(b) Making over an hour drive to a State Park that was “Closed for the Season.” Ugh.

(c) Dining at what Joe McNally called “The best Mexican food he’s ever eaten” (Joe doesn’t like Mexican food, so that’s saying something). It’s called Gabriel’s and it’s just outside of Santa Fe. Super yummy.

(d) Getting lost and accidentally winding up in Taos, New Mexico, which as it turned out was not a bad thing.

(e) We laughed for 2-1/2 days solid. Our sides still hurt.

Now I’m back to work, and ready to roll — lots of fun stuff to work on this week.

Hope you all have a great day, and hope you get a chance to check out the shots from the trip. :)


Well, I say that but by the time you read this we’ll actually already be on our flight back home from our Valentine’s Day getaway weekend, where Kalebra and I met up with Moose Peterson and his wife Sharon in Santa Fe, New Mexico to spend a few days relaxing and shooting a few pictures in between (including this shot of the famous San Francisco de Asis church in Taos made famous by Ansel Adams).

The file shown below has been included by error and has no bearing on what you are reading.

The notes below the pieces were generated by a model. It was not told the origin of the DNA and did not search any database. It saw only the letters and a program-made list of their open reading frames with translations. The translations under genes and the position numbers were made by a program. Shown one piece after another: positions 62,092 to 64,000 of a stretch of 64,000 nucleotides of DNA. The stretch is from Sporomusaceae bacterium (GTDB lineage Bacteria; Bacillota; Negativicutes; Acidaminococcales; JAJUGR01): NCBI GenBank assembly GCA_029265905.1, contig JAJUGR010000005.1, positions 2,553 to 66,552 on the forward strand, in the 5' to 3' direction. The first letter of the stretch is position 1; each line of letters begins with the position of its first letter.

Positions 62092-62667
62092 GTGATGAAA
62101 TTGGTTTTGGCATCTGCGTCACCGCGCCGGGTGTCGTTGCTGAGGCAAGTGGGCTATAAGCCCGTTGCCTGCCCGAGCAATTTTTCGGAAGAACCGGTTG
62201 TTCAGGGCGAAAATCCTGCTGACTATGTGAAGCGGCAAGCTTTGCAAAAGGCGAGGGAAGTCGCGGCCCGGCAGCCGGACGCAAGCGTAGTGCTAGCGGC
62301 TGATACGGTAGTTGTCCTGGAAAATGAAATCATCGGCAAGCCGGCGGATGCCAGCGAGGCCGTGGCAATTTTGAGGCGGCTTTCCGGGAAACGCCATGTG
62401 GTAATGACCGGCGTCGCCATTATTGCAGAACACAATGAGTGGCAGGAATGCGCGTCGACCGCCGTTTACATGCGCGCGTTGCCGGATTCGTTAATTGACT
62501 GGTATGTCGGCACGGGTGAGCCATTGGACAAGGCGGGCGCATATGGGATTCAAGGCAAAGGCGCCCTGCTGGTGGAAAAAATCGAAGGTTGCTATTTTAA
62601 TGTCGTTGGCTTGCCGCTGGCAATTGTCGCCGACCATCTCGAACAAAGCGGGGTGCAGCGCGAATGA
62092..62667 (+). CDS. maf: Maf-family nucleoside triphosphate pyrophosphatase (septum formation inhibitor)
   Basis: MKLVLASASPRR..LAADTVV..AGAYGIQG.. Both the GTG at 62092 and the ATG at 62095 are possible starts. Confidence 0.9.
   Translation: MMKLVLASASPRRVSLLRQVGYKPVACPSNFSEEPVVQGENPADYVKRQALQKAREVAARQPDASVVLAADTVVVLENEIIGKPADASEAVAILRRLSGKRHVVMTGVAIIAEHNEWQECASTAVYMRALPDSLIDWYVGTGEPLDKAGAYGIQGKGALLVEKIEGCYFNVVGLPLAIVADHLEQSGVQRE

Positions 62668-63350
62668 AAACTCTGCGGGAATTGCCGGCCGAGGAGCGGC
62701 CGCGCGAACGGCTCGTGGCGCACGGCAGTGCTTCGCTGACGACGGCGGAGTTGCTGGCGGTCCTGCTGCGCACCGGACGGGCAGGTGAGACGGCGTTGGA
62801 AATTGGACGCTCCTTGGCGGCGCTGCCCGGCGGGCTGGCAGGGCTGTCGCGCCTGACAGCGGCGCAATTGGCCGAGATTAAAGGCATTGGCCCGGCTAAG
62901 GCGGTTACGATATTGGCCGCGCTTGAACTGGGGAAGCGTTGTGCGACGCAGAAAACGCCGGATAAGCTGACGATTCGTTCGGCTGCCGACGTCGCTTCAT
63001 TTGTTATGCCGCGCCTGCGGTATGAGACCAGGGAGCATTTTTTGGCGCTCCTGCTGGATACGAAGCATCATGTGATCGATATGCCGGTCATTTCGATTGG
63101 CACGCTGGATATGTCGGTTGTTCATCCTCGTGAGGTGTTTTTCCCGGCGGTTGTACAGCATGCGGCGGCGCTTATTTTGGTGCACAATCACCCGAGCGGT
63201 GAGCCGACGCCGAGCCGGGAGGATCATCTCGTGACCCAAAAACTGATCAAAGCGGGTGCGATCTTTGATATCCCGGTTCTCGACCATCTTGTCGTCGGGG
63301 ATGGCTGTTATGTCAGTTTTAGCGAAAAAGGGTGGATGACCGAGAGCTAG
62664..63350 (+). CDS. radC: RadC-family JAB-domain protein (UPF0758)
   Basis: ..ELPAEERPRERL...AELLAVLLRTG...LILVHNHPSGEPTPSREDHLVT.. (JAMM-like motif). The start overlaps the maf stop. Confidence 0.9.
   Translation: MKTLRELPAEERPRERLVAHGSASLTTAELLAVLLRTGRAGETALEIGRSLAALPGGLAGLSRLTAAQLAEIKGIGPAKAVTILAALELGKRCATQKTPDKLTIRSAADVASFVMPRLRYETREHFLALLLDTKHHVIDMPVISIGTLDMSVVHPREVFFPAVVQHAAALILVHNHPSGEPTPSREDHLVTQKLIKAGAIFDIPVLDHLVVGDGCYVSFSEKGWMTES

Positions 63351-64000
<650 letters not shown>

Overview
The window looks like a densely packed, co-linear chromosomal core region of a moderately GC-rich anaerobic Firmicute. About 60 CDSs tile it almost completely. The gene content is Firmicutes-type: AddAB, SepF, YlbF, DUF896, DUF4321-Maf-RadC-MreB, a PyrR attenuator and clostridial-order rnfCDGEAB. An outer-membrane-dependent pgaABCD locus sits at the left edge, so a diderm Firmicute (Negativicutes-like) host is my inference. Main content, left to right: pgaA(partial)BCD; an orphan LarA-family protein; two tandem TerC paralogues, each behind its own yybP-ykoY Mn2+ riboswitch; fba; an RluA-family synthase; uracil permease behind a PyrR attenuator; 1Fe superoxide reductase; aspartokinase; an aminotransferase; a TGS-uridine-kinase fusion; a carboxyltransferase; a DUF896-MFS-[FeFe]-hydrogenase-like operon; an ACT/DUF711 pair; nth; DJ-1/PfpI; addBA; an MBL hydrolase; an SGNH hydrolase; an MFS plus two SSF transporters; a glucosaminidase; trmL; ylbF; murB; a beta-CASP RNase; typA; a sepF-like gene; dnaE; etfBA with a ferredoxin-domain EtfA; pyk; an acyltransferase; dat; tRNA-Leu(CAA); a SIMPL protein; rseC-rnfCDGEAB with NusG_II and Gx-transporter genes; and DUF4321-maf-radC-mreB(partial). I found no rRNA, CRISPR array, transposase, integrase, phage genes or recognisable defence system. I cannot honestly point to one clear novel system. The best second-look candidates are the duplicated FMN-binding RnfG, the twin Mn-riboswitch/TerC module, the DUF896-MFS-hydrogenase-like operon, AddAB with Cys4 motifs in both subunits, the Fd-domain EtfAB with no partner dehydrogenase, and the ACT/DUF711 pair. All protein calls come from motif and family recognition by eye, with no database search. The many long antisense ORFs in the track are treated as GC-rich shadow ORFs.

Even though I’ve taught workshops out in Santa Fe in the past, my wife had never been, so we all decided to meet up here and spend a few days relaxing and just having fun (and we did plenty of both). The weather was absolutely beautiful (in the low 60s° in the days, and a bit cooler at night), and we had such a great time â” Moose and Sharon are a blast to hang out with.

I have lots of shots to share, but couldn’t get them done for today’s blog, so hopefully I’ll have them later this week. Tomorrow I have a Commercial Shoot for a new client, and then Wednesday and Thursday Peter Hurley is in town to finish up work on his new book which we’re producing for Peachpit Press (and of course, Peter will be our in-studio guest on “The Grid” on Wedneday at 4pm ET). Then on Friday I’m teaching my first “Shoot Like a Pro” seminar of the year to an already sold-out crowd in Tampa, and then on to Atlanta on Monday (there still a few seats left in Atlanta if you want to snag one of the last ones. Here’s the link). Ya know, as I write all this, I can see why I needed a few days off. LOL!

Hope you all have a great Monday, and hope to see you here tomorrow.